New national library to become a reality

  • 2008-02-20
  • By Talis Saule Archdeacon
RIGA - The government has decided to follow through with the controversial plan to build a massive new national library despite the country's precarious economic situation and recommendations from the European Commission to run a larger budget surplus.
Still, though Prime Minister Ivars Godmanis has said there is no doubt that the project would become a reality, the government has not yet been able to secure funding for anything beyond the initial phase of construction.
The Cabinet of Ministers gave the project the official go-ahead on Feb. 12, agreeing to make the laws necessary for construction a top priority for Parliament.

Following the government meeting, Finance Minister Atis Slakteris said he hoped the cost of the project would not increase and made a case for the utility of the new building.
"This is a national symbol and investment into people's intellectual development to ensure our competitiveness," the minister said.
Though the government has not yet set any deadlines for the construction, The New Three Brothers 's the company in charge of realizing the project 's hopes that it will be able to hold a groundbreaking ceremony sometime in the first half of this year.
"We are really close to [starting] the construction work. It is planned this spring around May or June. We are now in the negotiation process with the construction companies," representatives of New Three Brothers told The Baltic Times.

The official library Web site claims that the project will cost a total of 116 million lats (165 million euros), but estimates from local media adjusted for inflation, among other things, place the cost someplace closer to 550 million lats.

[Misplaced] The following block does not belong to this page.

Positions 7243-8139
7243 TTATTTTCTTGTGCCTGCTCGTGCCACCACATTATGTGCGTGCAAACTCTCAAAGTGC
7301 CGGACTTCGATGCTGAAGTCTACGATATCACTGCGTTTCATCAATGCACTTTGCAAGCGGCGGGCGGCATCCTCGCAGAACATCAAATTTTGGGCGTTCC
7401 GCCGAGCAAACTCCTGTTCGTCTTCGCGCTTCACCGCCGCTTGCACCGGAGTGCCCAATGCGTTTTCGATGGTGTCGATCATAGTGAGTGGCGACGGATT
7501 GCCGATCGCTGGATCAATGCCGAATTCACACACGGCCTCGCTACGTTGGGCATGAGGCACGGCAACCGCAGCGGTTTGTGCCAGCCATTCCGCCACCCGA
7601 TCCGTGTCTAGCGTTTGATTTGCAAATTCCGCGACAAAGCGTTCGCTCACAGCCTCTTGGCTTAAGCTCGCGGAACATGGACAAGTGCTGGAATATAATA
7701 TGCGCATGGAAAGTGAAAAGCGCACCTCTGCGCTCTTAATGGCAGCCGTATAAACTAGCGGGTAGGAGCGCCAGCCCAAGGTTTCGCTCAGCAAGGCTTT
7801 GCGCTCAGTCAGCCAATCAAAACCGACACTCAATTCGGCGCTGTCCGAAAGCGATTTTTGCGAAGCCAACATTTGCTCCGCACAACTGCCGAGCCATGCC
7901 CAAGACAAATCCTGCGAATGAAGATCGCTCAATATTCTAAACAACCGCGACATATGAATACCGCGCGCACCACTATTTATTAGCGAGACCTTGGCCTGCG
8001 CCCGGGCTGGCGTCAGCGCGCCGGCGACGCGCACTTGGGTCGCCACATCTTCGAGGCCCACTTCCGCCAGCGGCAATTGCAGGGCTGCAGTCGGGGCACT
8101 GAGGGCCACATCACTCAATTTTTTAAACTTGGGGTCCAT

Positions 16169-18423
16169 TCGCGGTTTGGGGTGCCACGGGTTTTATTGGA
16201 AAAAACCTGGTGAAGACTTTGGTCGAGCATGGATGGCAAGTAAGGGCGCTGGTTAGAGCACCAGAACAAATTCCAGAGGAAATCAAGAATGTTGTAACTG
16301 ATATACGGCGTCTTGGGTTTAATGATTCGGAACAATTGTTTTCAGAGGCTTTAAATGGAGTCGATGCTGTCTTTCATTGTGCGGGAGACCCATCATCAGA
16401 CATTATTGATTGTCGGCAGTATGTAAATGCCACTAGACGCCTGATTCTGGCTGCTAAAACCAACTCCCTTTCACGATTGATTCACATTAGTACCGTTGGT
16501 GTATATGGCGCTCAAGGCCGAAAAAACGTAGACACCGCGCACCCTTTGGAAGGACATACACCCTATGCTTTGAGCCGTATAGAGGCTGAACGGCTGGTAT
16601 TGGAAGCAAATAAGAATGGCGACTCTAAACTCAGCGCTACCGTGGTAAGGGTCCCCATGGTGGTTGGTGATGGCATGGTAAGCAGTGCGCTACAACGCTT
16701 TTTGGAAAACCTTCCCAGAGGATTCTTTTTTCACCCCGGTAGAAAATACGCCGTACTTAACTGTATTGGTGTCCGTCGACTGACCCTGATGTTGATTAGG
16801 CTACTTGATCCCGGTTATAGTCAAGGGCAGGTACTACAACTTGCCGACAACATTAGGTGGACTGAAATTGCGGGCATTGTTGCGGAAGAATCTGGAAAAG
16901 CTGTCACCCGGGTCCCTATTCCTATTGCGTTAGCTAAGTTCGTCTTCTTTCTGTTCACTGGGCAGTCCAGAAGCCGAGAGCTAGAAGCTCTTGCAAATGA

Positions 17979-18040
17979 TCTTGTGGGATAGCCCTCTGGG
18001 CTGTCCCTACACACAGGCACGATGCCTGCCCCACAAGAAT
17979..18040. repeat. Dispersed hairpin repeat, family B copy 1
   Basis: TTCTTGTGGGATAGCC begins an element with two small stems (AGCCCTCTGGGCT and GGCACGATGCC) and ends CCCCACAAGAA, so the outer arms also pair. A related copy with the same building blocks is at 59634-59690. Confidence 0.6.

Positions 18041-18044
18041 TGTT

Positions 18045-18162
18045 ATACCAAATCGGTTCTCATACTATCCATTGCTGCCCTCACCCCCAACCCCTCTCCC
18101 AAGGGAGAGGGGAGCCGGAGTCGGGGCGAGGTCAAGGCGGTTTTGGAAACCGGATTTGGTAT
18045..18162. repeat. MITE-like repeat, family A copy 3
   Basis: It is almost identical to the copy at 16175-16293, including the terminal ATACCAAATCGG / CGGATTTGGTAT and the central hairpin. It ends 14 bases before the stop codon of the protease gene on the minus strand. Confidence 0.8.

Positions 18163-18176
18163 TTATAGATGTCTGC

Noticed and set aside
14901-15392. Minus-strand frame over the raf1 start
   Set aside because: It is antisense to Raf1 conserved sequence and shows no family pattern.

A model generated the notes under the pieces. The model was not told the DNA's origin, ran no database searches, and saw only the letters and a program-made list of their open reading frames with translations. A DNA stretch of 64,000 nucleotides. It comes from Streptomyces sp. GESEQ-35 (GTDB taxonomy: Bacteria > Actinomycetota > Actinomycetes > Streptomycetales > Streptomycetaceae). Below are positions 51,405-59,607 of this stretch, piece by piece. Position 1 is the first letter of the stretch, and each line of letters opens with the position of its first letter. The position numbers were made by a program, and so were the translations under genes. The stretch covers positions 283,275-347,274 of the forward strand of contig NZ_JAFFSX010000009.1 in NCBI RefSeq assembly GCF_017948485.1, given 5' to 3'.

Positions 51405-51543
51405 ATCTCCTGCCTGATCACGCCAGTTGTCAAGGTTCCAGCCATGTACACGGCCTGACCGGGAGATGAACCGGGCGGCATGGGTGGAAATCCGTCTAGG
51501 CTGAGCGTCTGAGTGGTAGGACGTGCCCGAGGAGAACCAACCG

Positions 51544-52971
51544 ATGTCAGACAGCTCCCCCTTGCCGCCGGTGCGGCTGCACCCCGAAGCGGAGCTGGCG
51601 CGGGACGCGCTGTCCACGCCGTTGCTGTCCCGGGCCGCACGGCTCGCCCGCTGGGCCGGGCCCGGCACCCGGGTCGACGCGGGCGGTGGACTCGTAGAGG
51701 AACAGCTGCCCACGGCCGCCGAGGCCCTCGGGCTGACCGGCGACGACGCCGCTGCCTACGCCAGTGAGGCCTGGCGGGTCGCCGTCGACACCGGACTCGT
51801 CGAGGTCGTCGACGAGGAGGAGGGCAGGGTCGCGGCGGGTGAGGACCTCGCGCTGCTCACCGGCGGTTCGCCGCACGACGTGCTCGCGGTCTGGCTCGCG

Bids by two construction consortiums last year came in at 458 and 555 million lats.
The library itself 's dubbed the "Castle of Light" 's will be built to reflect the castle of a famous Latvian folk-tale. In the myth, a Castle of Light will rise out of the Daugava River when Latvia has finally thrown off its oppressors.

Groundbreaking was initially scheduled for last November but had to be pushed back due to concerns over the economy and a pending government crisis. Both the government and New Three Brothers hope that the library, which will have total floor space of about 45,000 square meters, will be completed sometime between 2010 and 2012.
Plans now foresee construction taking place in two distinct phases.
The first phase envisages the construction of a communications network 's an information network which would connect all of the libraries in Latvia and has been dubbed the "Network of Light" 's and the library's concrete foundations.

Costs during this phase are estimated at about 16 million lats (22.7 million euros) not including the VAT. Funding has already been earmarked in this year's and the 2009 budgets.
The second phase will include actual construction of the building. It is still not clear where funding for the second, far more expensive, phase will come from.
There are three construction companies bidding for the rights to the project, all of which are associations formed by two or more local companies banding together to make a bid.
Though the construction industry has been growing at a breakneck pace over the past few years, in recent months fears over an economic hard-landing have brought growth, particularly in the housing market, to a grinding halt.

"The housing market is virtually brought to a standstill. It no longer exists! Of course, this market used to have its flaws, but now it does not exist at all," Guntis Ravis, president of Skonto Buve told the Baltic News Service in an interview.
Previously construction managers predicted that the government would likely step in to fill demand left by the private sector, with projects such as an expansion to the Straudins hospital and the national library.
Securing the rights to the national library project will be a huge boon for whichever company manages to secure the contract.

The national library is currently spread across eight different locations in Riga.